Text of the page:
WatchSonoma Watch

Judge likely to block Santa Rosa tax on development


A judge has indicated he is inclined to rule against the city of Santa Rosa in a case challenging the constitutionality of a special property tax surcharge imposed on people who buy new homes.

Sonoma County Superior Court Judge Mark Tansil issued a tentative ruling Monday saying he planned to side with the Homebuilders Association of Northern California in its case to block the city’s new tax. After hearing additional arguments from attorneys in the case Tuesday, the judge postponed a final ruling until Sept. 28.

The case involves a 2008 city ordinance that seeks to raise revenue from new home communities by requiring developers to join a special taxing district before they can get development permits.

The goal is to ensure that the city raises enough revenue from new home construction to cover the additional cost of expanding city services to new neighborhoods. The ordinance would oblige the eventual homeowners to pay a property tax surcharge of $430 a year.

But the homebuilders argued that the law unfairly coerces developers into voting in favor of tax increases.

Tansil agreed. He wrote that it appeared unconstitutional to require landowners to give up their voting rights in exchange for land-use permits. “The city has not justified that weighty exchange,” he wrote.

City officials cite the state Mello-Roos Act of 1982 as allowing cities to establish special districts “and levy special taxes approved by the voters to provide municipal services.”

At the time the law was enacted, the city estimated that 14,000 new homes, condominiums and apartments would be built by 2020, generating $4.8 million in additional surcharge revenue for the city.

Tansil called “voter choice” under the ordinance “dramatically warped” and said the city had not shown that “the deprivation of voting rights is the least restrictive means of achieving such an end.”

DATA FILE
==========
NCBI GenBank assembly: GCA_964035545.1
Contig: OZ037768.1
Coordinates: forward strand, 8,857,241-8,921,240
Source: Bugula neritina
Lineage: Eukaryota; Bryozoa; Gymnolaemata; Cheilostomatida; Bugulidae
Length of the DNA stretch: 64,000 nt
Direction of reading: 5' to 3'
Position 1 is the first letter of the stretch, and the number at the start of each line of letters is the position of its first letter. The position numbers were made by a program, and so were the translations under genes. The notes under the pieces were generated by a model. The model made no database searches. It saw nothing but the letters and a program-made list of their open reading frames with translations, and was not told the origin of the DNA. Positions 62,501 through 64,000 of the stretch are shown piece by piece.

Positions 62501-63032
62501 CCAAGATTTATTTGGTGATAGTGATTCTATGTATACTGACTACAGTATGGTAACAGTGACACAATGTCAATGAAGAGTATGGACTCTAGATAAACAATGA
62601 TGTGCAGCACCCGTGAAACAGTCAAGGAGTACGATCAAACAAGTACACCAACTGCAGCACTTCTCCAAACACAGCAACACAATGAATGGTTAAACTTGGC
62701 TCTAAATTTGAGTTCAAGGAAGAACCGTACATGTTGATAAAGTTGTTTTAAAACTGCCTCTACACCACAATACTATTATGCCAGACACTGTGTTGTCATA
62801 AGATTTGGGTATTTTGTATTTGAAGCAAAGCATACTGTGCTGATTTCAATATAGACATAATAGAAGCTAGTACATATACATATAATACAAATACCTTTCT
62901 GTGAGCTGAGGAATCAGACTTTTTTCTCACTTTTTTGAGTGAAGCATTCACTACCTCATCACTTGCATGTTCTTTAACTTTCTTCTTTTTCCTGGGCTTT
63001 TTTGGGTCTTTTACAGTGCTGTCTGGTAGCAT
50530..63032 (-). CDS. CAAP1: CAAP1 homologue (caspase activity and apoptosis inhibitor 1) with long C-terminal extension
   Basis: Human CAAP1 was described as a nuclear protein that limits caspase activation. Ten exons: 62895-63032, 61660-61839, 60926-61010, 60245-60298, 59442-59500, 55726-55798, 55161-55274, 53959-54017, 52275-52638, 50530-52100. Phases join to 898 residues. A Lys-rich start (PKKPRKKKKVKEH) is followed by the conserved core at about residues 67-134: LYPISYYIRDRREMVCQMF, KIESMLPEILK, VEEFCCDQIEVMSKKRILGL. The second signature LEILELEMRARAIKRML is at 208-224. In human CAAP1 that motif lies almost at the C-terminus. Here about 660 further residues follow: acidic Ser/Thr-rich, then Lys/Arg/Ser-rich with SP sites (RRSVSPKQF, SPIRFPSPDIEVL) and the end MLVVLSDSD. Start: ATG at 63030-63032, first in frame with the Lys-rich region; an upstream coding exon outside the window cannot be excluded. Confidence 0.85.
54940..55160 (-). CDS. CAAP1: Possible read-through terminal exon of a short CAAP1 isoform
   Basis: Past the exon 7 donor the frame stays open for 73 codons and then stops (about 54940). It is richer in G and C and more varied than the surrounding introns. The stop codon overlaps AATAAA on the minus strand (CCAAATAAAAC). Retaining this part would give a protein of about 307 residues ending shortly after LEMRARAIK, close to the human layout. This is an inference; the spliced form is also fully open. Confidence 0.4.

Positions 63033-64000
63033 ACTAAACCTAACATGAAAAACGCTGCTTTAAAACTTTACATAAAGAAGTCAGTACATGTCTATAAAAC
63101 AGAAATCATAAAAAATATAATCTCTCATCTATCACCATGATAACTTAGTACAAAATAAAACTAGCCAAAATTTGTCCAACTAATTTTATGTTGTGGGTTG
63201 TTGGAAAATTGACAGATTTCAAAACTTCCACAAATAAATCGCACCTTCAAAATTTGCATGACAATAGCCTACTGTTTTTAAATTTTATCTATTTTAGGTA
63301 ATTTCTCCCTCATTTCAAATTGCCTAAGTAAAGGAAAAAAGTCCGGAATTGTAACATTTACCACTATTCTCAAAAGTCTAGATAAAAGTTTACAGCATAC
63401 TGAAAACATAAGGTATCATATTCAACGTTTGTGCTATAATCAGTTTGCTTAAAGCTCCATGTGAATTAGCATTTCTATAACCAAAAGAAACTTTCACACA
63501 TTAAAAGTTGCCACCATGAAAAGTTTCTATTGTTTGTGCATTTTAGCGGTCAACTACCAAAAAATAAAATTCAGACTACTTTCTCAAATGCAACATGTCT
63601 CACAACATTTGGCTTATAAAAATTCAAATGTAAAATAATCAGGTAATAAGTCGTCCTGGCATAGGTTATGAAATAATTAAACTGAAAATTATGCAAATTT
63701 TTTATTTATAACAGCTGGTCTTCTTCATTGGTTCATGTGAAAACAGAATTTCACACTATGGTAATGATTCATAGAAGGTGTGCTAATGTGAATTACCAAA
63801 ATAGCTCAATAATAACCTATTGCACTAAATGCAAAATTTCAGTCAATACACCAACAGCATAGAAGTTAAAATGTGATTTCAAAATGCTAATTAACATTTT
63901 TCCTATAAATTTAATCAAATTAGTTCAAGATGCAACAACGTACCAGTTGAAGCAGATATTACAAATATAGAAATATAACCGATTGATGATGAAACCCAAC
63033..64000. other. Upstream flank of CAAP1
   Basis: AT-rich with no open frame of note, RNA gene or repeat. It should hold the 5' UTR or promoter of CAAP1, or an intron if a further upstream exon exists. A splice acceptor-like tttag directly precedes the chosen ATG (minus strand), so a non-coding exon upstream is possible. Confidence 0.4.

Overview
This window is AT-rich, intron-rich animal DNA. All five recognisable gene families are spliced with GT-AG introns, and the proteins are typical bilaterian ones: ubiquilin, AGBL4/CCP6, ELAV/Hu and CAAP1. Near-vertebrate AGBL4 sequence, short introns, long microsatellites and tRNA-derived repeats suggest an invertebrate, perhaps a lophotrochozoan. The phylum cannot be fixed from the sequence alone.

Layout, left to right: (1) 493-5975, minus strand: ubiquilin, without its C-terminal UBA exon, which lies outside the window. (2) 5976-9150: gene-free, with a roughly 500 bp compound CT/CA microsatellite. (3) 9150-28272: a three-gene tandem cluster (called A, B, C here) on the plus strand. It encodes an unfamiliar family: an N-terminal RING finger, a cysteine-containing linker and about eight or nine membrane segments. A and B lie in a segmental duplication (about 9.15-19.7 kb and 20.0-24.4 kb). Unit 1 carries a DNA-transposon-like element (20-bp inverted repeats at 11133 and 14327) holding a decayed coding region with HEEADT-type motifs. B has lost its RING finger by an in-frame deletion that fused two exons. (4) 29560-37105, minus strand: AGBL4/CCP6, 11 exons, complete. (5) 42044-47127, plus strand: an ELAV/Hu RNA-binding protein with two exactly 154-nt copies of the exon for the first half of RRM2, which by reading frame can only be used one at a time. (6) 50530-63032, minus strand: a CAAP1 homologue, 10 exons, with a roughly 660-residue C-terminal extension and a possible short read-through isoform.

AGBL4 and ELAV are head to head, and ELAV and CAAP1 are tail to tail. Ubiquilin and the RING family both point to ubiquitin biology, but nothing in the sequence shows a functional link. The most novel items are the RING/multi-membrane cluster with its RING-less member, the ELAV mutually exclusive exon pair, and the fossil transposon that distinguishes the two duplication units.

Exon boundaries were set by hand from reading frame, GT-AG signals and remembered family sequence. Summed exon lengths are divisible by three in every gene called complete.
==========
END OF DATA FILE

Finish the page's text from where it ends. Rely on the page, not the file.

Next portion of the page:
City Attorney Caroline Fowler said the judge’s ruling is tentative and may change by next month. She said he requested both sides file additional briefs on four issues, including whether the builders followed the proper procedure for opposing a local ordinance.

Paul Beard, who represented the homebuilders, said he was heartened by the judge’s ruling and believed he could prevail on the procedural issues, which include whether the suit was sufficiently noticed in newspapers.

4 Responses to “Judge likely to block Santa Rosa tax on development”

  1. Catherine says:

    Don’t be confused Bear, it would be the homeowner paying the tax, not the developer. Right now, the government makes more money on each new build than the builder, and where is their risk? Why do you think contractors are leaving the state? What will you do then?

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  2. bear says:

    It is sad that developers impose costs on taxpayers that are not compensated. Such as the long-term costs for schools, fire, police, and sewer and water services. NOT capital costs, which we can get back, but the long-term maintenance and personnel costs.

    Everything built must be maintained. What part of that do you folks not understand? Streets, parks, and everything mentioned above.

    God help us if we place developer profits over the welfare of the whole city. Care to pay more taxes? That is exactly what you’re buying into, and you’re going to cry like little babies when the bill comes due. Step up and stop paying off developers and their false promises. New construction is a temporary benefit. Maintenance is permanent.

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  3. Voice of reason says:

    Thanks so much to the Homebuilder’s Association for challenging the egregious, unconstitutional tax grab by the City of Santa Rosa. The judge is absolutely correct that voting rights cannot be traded for development permits. The law says taxes for special districts must be approved by the voters. The City plan required developers to “vote” in favor of the district if they wanted their project approved. Then, that vote is used to force future homeowners to pay the tax. That’s not a vote of the people and not what the law intended. Also, the City of Santa Rosa made the whole town be in the special district, does that sound like a district?

    I remember watching the City Council meeting when the ordinance was passed. Late at night when the hearing was held, a guy from the Homebuilder’s Assn.spoke against it and threatened legal action. Thank you, Homebuilder’s Association for stopping this injustice.

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  4. Bless You Judge Mark Tansi! says:

    It’s good to know that not everyone in local government is a wacko.

    He did the right thing and it’s beautiful.

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